Gdb pipe dating
Some might already have a written inventory of their briars, or generated a roster of favorite pipemakers or assembled a bucket list of specific pipemaker styles to eventually own.Such lists are personalized, developed to the list maker’s taste and need.To these list makers, I ask: What about the utility and benefit to us all of an industry mega-list, one that’s encyclopedic in content?
Szelényi, [eds.], Cores, Peripheries, and Globalization, 2011, 94). A more accurate claim is: “Mass production since 1945 has removed St.
With all this pipe hyperactivity, thousands of inquisitive smoker/collectors around the world, a free and open Internet, and an extensive online community of pipe aficionados, authorities, connoisseurs, experts and mavens, isn’t it odd that there’s not been a recent individual initiative or a collective movement to develop a substantive, and all-inclusive—ideally, global—list of makers and manufacturers for this community’s reference and research, one that adds flesh to the briar’s bones? Is there a public archive or repository that includes all the players not just of today, but also of yesterday?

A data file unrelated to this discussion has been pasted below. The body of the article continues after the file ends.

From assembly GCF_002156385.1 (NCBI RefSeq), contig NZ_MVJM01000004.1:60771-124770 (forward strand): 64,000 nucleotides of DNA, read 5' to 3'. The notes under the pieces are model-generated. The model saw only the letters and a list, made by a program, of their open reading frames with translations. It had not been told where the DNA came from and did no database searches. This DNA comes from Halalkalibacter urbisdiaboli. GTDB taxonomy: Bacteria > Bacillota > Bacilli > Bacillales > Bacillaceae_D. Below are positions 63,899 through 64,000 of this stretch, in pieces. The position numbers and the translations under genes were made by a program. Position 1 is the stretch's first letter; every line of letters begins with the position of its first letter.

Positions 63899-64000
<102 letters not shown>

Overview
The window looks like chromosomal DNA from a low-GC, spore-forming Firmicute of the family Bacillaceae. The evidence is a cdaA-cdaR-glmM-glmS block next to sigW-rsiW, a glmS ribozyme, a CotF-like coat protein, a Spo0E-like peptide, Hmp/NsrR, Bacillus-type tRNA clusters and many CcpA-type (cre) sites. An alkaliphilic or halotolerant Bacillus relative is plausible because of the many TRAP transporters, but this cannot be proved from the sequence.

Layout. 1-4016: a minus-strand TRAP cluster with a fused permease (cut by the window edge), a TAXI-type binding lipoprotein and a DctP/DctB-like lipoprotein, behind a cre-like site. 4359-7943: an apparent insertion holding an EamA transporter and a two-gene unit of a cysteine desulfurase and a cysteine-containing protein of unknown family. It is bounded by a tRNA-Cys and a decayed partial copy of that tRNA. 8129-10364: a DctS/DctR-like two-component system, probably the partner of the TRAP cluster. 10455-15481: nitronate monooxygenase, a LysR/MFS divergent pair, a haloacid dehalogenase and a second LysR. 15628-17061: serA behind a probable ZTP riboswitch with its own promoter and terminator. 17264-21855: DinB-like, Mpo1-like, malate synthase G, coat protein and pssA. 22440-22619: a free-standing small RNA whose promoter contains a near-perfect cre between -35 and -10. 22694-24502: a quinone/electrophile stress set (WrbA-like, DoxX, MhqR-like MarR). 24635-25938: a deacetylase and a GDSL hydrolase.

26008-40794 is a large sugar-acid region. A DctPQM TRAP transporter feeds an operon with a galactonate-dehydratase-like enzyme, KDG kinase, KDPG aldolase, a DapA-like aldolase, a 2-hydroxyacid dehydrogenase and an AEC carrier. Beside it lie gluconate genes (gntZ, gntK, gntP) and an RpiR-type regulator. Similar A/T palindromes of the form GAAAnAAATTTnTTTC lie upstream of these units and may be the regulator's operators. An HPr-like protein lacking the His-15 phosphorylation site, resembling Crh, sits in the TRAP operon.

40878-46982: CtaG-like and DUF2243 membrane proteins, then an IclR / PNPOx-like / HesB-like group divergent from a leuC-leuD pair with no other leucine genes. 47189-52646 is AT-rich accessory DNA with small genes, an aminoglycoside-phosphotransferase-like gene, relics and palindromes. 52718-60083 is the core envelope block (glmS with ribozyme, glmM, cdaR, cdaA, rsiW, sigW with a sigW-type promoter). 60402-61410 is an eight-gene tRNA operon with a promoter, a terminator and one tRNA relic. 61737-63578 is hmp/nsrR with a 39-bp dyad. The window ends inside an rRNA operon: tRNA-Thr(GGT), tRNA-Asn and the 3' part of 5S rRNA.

Is someone secretly at work compiling this information and preserving it for posterity? I’ve certainly looked, and I can’t find one that’s inclusive and accessible to the public. If no, the balance of this essay is wasted space in this magazine!
Cloud) [sic], where they are finished into the famous G. D., or ‘Pipes de Bruyere,’ known to smokers in England under the name of ‘brier wood pipes’” (“Brier Root Pipes,” Scientific American, Sept. “It is said that a large proportion of the so-called ‘English’ pipes are entirely manufactured at St. This statement also applies to most of the French ‘manufacturers,’ who place their orders for pipes, ready branded in their name, with St. 1-75, Volume I, January, February and March 1914, 222). Claude pipes were “sold in large quantities in London with English trade-marks, and therefore eagerly bought by those Frenchmen who visit London, as a souvenir from the other side of the Channel …” (Peter Kropotkin, Fields, Factories and Workshops, 1993, 307).
Opinions then, as now, seem to vary as to who made the best pipe.
“English pipe makers are tops in the hearts of many, but some believe briar is still best worked in France, or by a cult of Italian carvers said to have access to a superior supply of the gnarled root” (Ilene Barth, The Smoking Life, 1997, 117). That’s a helluva lot of pre-World War II briar, or is this quantity a bit exaggerated?